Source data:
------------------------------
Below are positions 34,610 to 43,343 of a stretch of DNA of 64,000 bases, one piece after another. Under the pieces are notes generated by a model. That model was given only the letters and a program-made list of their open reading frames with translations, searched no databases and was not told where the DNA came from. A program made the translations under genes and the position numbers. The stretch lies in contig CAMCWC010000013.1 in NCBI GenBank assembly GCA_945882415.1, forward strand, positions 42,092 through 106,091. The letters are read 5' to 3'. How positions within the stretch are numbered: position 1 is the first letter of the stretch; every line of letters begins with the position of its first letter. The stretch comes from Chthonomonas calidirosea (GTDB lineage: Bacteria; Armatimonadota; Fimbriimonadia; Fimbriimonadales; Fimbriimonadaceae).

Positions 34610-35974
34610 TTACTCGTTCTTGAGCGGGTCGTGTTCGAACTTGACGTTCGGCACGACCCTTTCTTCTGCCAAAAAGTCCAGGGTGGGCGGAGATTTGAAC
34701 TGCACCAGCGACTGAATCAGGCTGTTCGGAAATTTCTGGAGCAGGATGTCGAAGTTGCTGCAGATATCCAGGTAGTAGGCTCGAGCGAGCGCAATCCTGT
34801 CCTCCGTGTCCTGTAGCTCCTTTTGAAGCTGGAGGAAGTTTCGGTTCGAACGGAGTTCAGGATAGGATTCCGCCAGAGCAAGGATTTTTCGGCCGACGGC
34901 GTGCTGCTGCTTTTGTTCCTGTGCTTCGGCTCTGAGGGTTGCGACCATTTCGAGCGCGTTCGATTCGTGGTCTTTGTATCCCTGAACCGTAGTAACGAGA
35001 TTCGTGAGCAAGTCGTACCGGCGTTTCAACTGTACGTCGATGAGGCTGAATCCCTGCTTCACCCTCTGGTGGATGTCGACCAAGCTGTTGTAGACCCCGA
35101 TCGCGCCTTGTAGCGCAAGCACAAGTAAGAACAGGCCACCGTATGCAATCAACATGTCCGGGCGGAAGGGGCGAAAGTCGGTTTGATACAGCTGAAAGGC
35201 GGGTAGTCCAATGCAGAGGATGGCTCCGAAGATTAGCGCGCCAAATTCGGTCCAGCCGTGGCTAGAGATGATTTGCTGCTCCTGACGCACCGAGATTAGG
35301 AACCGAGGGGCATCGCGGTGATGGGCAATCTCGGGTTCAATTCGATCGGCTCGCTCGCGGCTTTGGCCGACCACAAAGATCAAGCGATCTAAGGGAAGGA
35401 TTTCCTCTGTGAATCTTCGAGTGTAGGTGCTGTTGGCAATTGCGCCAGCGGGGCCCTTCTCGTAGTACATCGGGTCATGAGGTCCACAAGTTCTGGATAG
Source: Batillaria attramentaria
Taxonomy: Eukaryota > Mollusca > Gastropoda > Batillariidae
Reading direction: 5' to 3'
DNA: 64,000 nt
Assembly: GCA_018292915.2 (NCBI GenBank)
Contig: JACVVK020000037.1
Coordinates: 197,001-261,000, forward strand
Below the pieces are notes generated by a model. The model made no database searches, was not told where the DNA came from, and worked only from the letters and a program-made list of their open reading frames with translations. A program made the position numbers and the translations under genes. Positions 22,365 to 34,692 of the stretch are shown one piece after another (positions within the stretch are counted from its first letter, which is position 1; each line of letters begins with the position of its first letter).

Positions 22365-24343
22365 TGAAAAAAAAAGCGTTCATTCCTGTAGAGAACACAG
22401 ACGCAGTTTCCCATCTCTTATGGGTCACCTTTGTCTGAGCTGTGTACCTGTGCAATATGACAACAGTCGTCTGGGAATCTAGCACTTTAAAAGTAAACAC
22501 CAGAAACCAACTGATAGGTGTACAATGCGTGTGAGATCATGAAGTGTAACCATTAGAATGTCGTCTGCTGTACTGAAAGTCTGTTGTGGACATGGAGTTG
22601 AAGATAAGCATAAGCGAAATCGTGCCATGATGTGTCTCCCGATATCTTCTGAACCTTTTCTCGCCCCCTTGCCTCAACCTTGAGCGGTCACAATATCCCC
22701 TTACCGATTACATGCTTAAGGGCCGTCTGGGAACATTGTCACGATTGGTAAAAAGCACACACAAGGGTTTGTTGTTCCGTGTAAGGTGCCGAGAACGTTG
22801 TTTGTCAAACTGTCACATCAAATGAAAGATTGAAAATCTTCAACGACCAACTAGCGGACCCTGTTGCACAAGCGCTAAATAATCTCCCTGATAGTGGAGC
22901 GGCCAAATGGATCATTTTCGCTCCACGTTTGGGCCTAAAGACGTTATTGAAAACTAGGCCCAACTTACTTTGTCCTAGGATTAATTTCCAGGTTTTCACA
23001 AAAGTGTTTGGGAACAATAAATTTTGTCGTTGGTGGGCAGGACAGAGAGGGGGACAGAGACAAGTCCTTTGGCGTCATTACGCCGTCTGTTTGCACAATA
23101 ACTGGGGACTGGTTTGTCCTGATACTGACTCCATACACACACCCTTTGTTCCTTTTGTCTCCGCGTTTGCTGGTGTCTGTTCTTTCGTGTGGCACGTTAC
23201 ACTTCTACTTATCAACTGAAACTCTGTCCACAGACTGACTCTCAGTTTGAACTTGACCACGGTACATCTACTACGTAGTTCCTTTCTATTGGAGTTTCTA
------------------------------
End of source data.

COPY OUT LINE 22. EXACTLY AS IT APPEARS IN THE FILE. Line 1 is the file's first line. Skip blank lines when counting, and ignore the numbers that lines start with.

22401 ACGCAGTTTCCCATCTCTTATGGGTCACCTTTGTCTGAGCTGTGTACCTGTGCAATATGACAACAGTCGTCTGGGAATCTAGCACTTTAAAAGTAAACAC